Posted on 10th February, 2014 by LEO Learning Web Team
This post was written by Elly Davies and first appeared on the Epic blog on 10th February 2014.
I was fortunate to attend two excellent sessions at this year’s Learning Technologies conference. In this blog post I share the highlights of Jim Kirkpatrick’s Re-evaluating Evaluation: showing the business value of training.
For anyone new to L&D (or living under a rock for 60 years!), Jim Kirkpatrick is the son of Donald L Kirkpatrick who developed the Kirkpatrick model for his PhD dissertation in 1954.
The model consists of four levels to evaluate the effectiveness of training and although it’s widely known and used, most L&D professionals believe it to be flawed. I get their point. While levels one (learner satisfaction) and two (increased learner knowledge) are the most straightforward areas to measure, they are not the most important. What do they really tell us about a learning intervention’s impact on an organisation? They reveal nothing about improvements to quality, customer service or cost efficiencies. So, it was great to hear Jim acknowledge this flaw early on and explain how his dad’s model had been misconstrued while it rocketed in popularity. Everyone assumed that level one was the starting point, but 89-year old Donald is still reminding Jim to ‘start with level four’!
Jim introduced the new world Kirkpatrick model which addresses this issue and shifts the focus to levels three and four. This adjusted approach to evaluation mirrors what we practise (and preach) at Epic. Let’s take a look at three practical suggestions for applying this approach:
1. Starting with your desired results is critical to success.
Clients and colleagues may say that I bang on about learning outcomes – exactly what do you expect learners to do differently as a result of your training? But I think Jim would back me up. His tenet ‘Be specific – like a GPS location’ is a punchier way of saying the same thing. If you don’t know what success looks like, how will you know when you’ve reached it? If your goal is vague you may well plot a route to the wrong place.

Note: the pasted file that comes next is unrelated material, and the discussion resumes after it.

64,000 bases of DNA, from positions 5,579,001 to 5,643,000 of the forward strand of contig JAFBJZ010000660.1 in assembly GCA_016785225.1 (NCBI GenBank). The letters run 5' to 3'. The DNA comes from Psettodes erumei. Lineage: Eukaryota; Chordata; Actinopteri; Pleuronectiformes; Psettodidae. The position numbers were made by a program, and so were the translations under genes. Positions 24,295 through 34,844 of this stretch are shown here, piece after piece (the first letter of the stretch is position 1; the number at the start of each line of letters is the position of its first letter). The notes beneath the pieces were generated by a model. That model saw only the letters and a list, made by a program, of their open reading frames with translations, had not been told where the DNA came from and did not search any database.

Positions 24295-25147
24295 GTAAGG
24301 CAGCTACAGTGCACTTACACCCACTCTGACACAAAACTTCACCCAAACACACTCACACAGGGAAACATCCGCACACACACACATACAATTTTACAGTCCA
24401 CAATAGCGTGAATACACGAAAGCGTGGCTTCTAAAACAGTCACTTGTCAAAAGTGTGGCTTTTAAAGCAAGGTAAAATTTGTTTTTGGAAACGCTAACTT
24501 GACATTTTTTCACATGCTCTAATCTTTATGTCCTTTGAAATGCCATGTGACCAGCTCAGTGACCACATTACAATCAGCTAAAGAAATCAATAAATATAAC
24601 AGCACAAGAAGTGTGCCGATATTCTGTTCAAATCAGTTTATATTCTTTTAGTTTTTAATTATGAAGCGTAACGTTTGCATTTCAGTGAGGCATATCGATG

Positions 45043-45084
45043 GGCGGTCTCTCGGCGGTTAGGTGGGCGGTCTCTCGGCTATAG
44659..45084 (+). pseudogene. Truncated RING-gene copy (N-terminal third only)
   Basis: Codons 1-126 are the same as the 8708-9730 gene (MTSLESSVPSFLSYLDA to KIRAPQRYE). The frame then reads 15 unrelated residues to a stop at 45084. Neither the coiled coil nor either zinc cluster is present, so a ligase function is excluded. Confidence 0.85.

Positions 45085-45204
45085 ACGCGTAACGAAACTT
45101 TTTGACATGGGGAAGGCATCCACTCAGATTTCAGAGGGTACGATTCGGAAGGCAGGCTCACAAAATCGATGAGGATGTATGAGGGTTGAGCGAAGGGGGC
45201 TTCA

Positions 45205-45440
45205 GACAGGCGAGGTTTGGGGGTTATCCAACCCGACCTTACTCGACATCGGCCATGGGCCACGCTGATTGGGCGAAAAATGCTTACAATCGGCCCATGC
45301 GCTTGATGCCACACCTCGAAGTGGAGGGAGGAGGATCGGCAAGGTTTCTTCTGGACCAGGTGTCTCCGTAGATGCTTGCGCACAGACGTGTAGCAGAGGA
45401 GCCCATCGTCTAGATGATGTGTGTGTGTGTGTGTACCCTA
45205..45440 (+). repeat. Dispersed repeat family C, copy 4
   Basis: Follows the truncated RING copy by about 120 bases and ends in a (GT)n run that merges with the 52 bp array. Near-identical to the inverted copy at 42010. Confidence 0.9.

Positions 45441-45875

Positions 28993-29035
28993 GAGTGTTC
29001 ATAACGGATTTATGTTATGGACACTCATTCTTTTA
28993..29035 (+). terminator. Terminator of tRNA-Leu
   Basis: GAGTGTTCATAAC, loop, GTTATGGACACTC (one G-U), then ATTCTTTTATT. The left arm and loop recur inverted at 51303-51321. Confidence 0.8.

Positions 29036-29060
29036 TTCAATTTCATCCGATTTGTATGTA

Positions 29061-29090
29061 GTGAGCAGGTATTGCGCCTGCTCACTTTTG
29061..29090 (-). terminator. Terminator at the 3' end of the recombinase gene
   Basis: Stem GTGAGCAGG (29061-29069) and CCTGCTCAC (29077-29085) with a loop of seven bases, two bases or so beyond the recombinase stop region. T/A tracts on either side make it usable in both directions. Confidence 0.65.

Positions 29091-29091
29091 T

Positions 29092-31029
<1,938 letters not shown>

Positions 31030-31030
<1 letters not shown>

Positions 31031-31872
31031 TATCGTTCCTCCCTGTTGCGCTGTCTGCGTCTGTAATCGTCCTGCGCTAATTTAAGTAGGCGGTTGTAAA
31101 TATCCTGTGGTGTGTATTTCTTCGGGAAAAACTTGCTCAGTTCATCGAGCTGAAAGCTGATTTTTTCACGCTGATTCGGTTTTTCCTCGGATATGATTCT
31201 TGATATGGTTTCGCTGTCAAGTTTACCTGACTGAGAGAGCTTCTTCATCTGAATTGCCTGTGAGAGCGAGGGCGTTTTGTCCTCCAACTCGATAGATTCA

2. Use a mix of quantitative and qualitative data to measure on-the-job performance (level three) and bottom line results (level four).
Take your measurements where they count: an increase in repeat business or reductions in customer complaints, perhaps. You’re looking for honest data, so be aware of the limitations and potential bias hidden in the numbers. Speaking to people to get the ’buzz’ can help you better interpret statistics. Ideally, draw on a wide range of measurements to get the true picture.
3. Support on-the-job application – orchestrate what happens beyond the course.
The application of learning doesn’t happen in a vacuum. Policies, processes, technical environments, management directives, budgets, timescales and many other factors all influence how well we perform and how far that performance translates into results. Collaborate with other areas of your business to identify and reduce barriers to performance. Make learning a crucial part of your organisation’s success. From within your L&D team you can offer performance support via job aids, coaching, ‘how to’ videos and the like.
My personal highlight was the concept of ‘leading indicators’. Don’t wait until the end to measure final results – use short term observations to let you know if you’re heading in the right direction. If you’re not seeing improvements, tweak your training offering or tackle obstacles to performance.
This sounds obvious – but it’s not something I’d directly considered before and I’d wager that it rarely happens in practice. So, don’t wait for a year or more to see results. As Jim says, “Celebrate what is working and fix what isn’t!”
The idea of celebrating success is easy to overlook in favour of addressing problem areas. Yet if we can ‘find the bright lights’ it helps us to clearly see what’s working and share best practice. Psychologists such as BJ Fogg note how the principle of social cohesion – in blunt terms, we want to be like each other – can act as a motivational force for change. In this light, a positive example can be more powerful than a warning about a potential issue.
Greencore case study
The session ended with a success story. A case study presented by Paul Aggett, the Learning and Development Manager at Greencore – the people who make sandwiches for M&S. He used the Kirkpatrick model to help him identify what worked and what didn’t, and cut any training course which didn’t make an impact. A leadership course which survived the restructure was placed in the centre of a programme of events for the learners. This began with an interview with their line manager and ended (12 weeks later) with a full presentation to the leadership team on how they had implemented their new knowledge and what the results were. This scheduled presentation acted as a motivator for performance improvement, provided a platform for recognition and a forum for sharing best practice.